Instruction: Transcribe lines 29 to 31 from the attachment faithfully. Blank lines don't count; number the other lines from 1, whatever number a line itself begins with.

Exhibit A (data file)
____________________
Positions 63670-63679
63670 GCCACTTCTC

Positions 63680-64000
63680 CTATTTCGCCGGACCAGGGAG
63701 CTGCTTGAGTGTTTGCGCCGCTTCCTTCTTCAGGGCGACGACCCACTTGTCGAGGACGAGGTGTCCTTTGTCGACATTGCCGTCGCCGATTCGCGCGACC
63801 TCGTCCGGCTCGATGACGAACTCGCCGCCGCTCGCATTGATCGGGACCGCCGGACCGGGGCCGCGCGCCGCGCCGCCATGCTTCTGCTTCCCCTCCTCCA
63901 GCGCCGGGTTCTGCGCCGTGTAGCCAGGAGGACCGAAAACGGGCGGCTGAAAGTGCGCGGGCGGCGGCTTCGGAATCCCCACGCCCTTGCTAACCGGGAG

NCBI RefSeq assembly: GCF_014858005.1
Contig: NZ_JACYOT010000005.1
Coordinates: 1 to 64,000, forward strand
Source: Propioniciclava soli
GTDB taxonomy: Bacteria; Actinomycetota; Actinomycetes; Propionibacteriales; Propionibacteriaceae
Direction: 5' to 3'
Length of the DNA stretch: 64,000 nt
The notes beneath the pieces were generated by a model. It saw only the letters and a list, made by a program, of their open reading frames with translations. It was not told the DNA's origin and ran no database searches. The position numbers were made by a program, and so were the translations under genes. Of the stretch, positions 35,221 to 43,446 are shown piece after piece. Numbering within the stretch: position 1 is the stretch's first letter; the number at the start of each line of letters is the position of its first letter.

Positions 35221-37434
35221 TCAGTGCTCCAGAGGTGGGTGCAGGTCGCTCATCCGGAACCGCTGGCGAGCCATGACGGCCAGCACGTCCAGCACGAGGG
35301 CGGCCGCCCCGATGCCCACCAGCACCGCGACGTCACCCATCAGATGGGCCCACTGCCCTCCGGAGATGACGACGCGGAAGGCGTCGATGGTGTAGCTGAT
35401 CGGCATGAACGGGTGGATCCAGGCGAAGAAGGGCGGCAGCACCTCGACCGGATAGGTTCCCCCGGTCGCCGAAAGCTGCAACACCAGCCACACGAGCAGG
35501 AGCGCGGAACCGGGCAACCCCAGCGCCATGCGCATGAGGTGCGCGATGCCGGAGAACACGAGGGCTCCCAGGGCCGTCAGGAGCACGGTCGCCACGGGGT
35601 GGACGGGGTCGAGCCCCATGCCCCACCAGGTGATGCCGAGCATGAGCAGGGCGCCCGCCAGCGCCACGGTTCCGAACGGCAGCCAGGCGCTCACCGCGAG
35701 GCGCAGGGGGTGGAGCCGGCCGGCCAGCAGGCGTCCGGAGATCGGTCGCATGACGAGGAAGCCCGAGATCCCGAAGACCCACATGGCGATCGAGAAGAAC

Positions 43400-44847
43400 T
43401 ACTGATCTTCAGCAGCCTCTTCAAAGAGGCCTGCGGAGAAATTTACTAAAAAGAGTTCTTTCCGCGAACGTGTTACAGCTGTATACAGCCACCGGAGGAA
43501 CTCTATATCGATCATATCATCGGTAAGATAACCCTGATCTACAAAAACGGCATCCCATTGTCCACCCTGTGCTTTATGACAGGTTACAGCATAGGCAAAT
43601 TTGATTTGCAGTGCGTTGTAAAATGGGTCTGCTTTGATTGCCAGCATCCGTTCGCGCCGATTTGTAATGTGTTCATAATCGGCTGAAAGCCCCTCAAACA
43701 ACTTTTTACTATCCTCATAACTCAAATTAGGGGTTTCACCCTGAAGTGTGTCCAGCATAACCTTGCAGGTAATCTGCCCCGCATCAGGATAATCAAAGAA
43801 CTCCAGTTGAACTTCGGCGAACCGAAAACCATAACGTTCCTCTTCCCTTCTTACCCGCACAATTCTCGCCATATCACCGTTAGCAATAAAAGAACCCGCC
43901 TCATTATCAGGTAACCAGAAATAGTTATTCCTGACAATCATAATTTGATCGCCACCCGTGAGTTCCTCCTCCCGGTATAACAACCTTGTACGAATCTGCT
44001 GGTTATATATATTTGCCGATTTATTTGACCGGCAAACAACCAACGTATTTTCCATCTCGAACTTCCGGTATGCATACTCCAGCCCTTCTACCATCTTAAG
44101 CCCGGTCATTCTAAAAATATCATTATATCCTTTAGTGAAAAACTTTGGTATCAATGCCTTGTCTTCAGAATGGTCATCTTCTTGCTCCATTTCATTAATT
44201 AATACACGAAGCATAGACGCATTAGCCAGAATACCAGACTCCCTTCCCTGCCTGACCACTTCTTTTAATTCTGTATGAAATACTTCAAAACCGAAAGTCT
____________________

43801 CTCCAGTTGAACTTCGGCGAACCGAAAACCATAACGTTCCTCTTCCCTTCTTACCCGCACAATTCTCGCCATATCACCGTTAGCAATAAAAGAACCCGCC
43901 TCATTATCAGGTAACCAGAAATAGTTATTCCTGACAATCATAATTTGATCGCCACCCGTGAGTTCCTCCTCCCGGTATAACAACCTTGTACGAATCTGCT
44001 GGTTATATATATTTGCCGATTTATTTGACCGGCAAACAACCAACGTATTTTCCATCTCGAACTTCCGGTATGCATACTCCAGCCCTTCTACCATCTTAAG